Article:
Medical Marijuana FAQ's

Common Questions, Proper Answers... You Need To Know!
Although there are many, many questions when it comes to Medical Marijuana, These are some of the most common ones. All other questions not answered here can be found throughout the site within all of the educational pages.

What is Medical Marijuana?
The terms marijuana and cannabis refer to all parts of the plant Cannabis sativa L., whether growing or not; the seeds thereof; the resin extracted from any part of such plant; and every compound, manufacture, salt, derivative, mixture, or preparation of such plant, its seeds or resin.
The term “medical marijuana” (or medical cannabis) refers to the use of the unprocessed plant or its basic extracts to treat a disease or symptom. However, the use of the term “medical marijuana” is controversial since the U.S. Food and Drug Administration (FDA) has not recognized or approved the marijuana plant as medicine, and its efficacy for medicinal use is disputed.  

Is Medical Marijuana a Medicine?
No. A medication is a substance used in treating specific diseases or relieving pain. The term medical marijuana refers to treating a disease or symptom with the whole unprocessed marijuana plant or its extracts. Neither the unprocessed plant or its extracts is medication, though each may contain substances (cannabinoids) that do have medicinal value.

What Compounds in Marijuana have Medicinal use or value?
The compounds that may have medicinal uses are cannabinoids, a class of chemical compounds that acts on cannabinoid receptors in cells that represses neurotransmitter release in the brain. The marijuana plant contains more than 100 cannabinoids. Currently, the two main cannabinoids from the marijuana plant that are of medical interest are delta-9-tetrahydrocannabinol (THC) and cannabidiol (CBD).
According to the National Institute on Drug Abuse, THC increases appetite and reduces nausea and may also decrease pain, inflammation (swelling and redness), and muscle control problems. CBD is a cannabinoid that does not affect the mind or behavior. It may be useful in reducing pain and inflammation, controlling epileptic seizures, and possibly even treating mental illness and addictions.

Does Medical Marijuana Treat Glaucoma?
Marijuana is not recommended as a treatment for glaucoma, according to the American Academy of Ophthalmology (AAO). Glaucoma is an eye condition in which the optic nerve becomes progressively damaged. Over a period of time the condition can lead to reduced peripheral vision and even to blindness. A primary cause of optic nerve damage in glaucoma is higher-than-normal pressure within the eye, known as intraocular pressure or IOP.
Currently, the only way to control glaucoma and prevent vision loss, says the AAO, is to lower IOP levels. Some research has shown that ingesting marijuana does lower IOP for a short period of time—about three or four hours. Because glaucoma needs to be treated 24 hours a day, notes the AAO, a patient with glaucoma would “need to smoke marijuana six to eight times a day around the clock to receive the benefit of a consistently lowered IOP.” However, marijuana not only lowers IOP, but also lowers blood pressure throughout the body—including to the optic nerve, effectively canceling out the benefit of a lowered IOP.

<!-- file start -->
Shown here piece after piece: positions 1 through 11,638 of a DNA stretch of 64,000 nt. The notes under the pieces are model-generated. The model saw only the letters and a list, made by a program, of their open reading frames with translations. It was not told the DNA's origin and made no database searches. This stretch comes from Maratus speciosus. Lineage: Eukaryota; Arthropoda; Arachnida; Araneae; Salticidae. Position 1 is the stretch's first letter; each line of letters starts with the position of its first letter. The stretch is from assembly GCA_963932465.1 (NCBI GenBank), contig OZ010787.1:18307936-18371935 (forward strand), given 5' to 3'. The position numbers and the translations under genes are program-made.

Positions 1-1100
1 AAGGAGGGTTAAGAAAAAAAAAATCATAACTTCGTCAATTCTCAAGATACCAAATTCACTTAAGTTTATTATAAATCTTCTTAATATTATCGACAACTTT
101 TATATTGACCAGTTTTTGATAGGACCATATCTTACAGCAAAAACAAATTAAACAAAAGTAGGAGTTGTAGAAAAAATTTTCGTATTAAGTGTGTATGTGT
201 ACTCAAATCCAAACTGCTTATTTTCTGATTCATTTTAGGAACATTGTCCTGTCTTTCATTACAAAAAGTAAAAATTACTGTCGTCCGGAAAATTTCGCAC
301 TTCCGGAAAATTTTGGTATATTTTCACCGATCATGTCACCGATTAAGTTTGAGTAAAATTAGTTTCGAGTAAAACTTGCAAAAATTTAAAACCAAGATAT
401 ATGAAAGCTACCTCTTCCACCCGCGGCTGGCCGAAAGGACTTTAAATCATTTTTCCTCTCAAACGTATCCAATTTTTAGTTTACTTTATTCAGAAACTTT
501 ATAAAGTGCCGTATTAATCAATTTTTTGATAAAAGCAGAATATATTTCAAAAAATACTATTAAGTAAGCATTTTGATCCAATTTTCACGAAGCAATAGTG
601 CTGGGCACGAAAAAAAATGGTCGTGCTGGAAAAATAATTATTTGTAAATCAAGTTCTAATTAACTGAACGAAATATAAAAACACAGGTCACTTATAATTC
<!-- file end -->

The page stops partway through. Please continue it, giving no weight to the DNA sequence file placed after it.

Can A Doctor Prescribe Medical Marijuana?
Under federal law, marijuana has no currently accepted medical use and has a high potential for abuse. For these reasons, doctors cannot prescribe marijuana. In a state that allows the use of marijuana to treat medical conditions, however, a doctor may be able to certify its use. Your state may require you to apply for a state-issued identification card to use medical marijuana.

Do Medical Association Support Medical Marijuana?
The general consensus is that medical associations do not support the use of the cannabis plant as medicine. The American Medical Association (AMA) states that they do not endorse “state-based medical cannabis programs, the legalization of marijuana, or that scientific evidence on the therapeutic use of cannabis meets the current standards for a prescription drug product.” The American Psychiatric Association (APA) states that, “There is no current scientific evidence that marijuana is in any way beneficial for the treatment of any psychiatric disorder. In contrast, current evidence supports, at minimum, a strong association of cannabis use with the onset of psychiatric disorders.” The American Society of Addiction Medicine (ASAM) says, “Given the uncertain evidence to support the safety and efficacy of cannabis and cannabinoid-products in the treatment of medical conditions, ASAM and a number of other professional medical societies have advised that all cannabis-based medicinal products, like all other medicinal products, should be approved by FDA.”

What FDA Approved Drugs Contain Cannabinoids?
The FDA has approved two drugs, dronabinol and nabilone, which contain THC. These drugs treat nausea caused by chemotherapy and increase appetite in patients with extreme weight loss caused by AIDS.
The United Kingdom, Canada, and several European countries, notes the National Institute on Drug Abuse, have approved nabiximols (Sativex®), a mouth spray containing THC and CBD. It treats muscle control problems caused by multiple sclerosis (MS). (Clinical trials are being conducted for use in treating cancer pain.) And although it has not yet undergone clinical trials, scientists have recently created Epidiolex, a CBD-based liquid drug to treat certain forms of childhood epilepsy.